By Vishnu Makhijani
New Delhi– He’s cooked in the natural way in the hot desert sands of Rajasthan, hosted innumerable TV shows, was a judge on MasterChef India, was featured among the Top 50 Chefs in the Indian Culinary Forum Book, has opened fine diners in the US and Canada — as also Mumbai — and is now on a new high as he curates gourmet Indian food on two Royal Caribbean cruise liners on their Singapore sailings.
“The biggest challenge of being a celebrity chef on a cruise liner, or rather for any chef, is that we are used to not being limited by process or ingredients. We create a dish first. But on a cruise liner, we are not cooking for a few people, but for all the 5,000 guests on-board and multiple courses at that,” noted Chef Ranveer Brar.
“So, everything needs to fit into a certain process, be it the process of pre-production, production, or the process of serving. One has to align one’s creativity with that process and that, I feel, is going to be a fun challenge,” Brar, whose association with the company began in October and will run till August 2020, told IANS in an email interview.
Brar’s offerings will feature on two award-winner cruise liners — Voyager of the Seas and Quantum of the Seas.
“With the double-digit annual growth of Indian cruisers for its Singapore sailings, the association with Chef Ranveer Brar is a strong commitment by Royal Caribbean towards the Indian source market,” said Varun Chadha of Tirun Travels, the Indian representative of Royal Caribbean.
How does this work on the ground?
“We are starting new live counters, new stations and a Ranveer Brar selection of dishes on the current Indian offering. We have created dishes like amla chole and gongura chicken. We are also doing a Bengali jhalmuri counter.
“Basically, there are dishes that are regional in outlook but also have a global impact and are part of a global conversation,” Brar explained.
“It’s my first association with a cruise company or a cruise, and I am absolutely excited about it because it’s great for any chef to be able to work at the level of efficiency the ships work at, and I am happy that my cuisine will align to a brand like Royal Caribbean and Tirun.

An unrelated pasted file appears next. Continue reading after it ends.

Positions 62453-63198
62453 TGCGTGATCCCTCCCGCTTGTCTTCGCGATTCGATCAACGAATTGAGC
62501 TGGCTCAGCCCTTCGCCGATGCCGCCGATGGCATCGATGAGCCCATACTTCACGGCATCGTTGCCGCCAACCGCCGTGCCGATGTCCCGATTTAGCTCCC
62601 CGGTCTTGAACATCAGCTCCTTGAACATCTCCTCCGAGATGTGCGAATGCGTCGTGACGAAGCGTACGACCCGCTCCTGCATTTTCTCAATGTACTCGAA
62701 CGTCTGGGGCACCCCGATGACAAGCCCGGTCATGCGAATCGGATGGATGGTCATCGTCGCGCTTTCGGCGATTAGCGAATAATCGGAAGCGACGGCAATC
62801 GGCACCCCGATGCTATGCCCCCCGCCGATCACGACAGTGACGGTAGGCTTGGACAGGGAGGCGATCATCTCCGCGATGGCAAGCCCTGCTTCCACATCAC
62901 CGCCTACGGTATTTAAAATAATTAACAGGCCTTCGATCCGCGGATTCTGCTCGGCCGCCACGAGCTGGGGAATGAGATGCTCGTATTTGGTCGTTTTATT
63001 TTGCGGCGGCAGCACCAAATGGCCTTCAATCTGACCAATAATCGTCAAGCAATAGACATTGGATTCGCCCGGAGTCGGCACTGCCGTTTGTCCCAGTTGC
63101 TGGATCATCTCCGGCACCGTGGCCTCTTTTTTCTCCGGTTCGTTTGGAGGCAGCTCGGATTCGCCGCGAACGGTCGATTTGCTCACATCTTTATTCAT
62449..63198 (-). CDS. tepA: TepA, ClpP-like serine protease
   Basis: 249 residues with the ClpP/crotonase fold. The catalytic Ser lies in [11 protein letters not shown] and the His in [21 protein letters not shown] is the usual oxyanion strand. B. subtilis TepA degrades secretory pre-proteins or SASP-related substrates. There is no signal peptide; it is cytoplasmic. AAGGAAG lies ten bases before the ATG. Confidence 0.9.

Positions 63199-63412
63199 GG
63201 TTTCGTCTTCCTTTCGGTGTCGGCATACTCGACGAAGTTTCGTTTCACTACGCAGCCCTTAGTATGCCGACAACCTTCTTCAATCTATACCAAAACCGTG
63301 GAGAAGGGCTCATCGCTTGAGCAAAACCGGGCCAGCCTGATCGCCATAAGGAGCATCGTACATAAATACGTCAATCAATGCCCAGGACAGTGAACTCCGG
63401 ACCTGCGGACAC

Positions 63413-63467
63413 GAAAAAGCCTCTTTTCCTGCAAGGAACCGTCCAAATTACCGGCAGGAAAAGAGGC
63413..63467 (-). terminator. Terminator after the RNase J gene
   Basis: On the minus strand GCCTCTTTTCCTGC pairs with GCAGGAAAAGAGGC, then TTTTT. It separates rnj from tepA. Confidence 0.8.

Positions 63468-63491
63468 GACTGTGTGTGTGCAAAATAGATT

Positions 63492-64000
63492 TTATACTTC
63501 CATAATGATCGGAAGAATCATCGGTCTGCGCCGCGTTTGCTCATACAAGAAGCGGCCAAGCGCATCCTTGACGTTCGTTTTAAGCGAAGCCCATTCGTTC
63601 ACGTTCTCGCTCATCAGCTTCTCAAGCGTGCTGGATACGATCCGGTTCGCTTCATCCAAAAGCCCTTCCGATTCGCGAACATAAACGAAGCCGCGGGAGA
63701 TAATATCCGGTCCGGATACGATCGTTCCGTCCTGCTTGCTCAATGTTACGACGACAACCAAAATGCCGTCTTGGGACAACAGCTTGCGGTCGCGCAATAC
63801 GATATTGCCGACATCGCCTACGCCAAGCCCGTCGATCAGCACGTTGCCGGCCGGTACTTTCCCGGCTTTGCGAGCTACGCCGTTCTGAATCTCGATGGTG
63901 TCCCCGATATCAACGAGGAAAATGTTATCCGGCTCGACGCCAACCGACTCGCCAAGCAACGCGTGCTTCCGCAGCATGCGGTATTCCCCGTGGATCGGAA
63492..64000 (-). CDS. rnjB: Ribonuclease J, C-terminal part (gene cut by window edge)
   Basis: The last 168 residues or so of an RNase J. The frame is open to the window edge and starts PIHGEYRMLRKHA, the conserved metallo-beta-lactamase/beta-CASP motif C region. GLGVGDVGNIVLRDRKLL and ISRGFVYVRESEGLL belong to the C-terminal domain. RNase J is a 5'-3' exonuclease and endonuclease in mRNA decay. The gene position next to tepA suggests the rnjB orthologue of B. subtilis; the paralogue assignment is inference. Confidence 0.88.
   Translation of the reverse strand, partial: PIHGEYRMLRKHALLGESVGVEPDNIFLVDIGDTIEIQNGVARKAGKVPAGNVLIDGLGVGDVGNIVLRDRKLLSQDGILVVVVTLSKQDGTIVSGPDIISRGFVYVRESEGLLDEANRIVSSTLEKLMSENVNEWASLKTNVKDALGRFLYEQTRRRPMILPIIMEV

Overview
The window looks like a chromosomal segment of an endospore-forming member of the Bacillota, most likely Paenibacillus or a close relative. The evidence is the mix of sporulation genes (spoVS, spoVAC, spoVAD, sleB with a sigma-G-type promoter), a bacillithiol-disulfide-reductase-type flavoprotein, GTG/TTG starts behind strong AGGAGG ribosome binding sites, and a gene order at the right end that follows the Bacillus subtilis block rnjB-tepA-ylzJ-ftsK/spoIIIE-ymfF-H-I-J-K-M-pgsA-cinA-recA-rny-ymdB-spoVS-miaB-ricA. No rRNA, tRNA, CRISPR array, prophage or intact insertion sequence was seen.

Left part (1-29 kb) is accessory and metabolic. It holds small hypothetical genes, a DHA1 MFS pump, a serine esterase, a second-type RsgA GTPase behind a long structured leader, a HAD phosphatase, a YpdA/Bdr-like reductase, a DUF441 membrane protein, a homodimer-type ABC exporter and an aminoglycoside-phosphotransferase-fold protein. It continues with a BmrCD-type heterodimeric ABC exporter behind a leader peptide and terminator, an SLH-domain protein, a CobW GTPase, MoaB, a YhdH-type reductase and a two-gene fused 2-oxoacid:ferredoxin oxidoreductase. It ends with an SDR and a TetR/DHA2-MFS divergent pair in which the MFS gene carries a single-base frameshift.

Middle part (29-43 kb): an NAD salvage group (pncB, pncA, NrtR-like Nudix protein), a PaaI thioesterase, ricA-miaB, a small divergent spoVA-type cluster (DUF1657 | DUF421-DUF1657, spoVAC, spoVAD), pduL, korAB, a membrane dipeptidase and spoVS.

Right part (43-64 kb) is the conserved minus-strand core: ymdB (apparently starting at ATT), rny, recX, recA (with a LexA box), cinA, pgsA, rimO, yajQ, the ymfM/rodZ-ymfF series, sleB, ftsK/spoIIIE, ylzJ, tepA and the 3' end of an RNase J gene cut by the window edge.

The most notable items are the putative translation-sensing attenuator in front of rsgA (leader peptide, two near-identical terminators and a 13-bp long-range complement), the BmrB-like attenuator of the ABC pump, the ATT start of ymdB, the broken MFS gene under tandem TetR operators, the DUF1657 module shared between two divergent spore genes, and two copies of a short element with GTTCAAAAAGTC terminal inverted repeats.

“I think together we should able to give the Indian consumer travelling in Royal Caribbean a taste of back home and to the non-Indian consumer a fair representation of India,” Brar added.
Travellers will get the option of cruising with Brar on a select sailing and get to see him in action with live demonstrations and interacting with guests about travel and experiences.
“The idea of doing live counters and demos is to interact with the consumers and have a participative environment when it comes to cooking. I strongly believe that food is a uniting factor and something that excites young and old alike to be hands-on.
“In that aspect I feel demos and workshops work brilliantly because people get to co-create food. When they do it themselves or they see the cooking done up close, they are able to build a better relationship with food in general and that recipe in particular,” Brar said.
Will he only be catering to a certain category of passengers?
“I am creating for and catering to all passengers, be it Indian, because they love their food, or non-Indian, where I am showcasing my country’s cuisine to them,” the chef said.
What of the future?
“The future, I feel, lies with innovation and discovery as well. The future of this association, in particular runs parallel with the future of Indian food globally. People are looking at discovering Indian food more and also looking at innovation in the existing repertoire of Indian food,” Brar said. (IANS)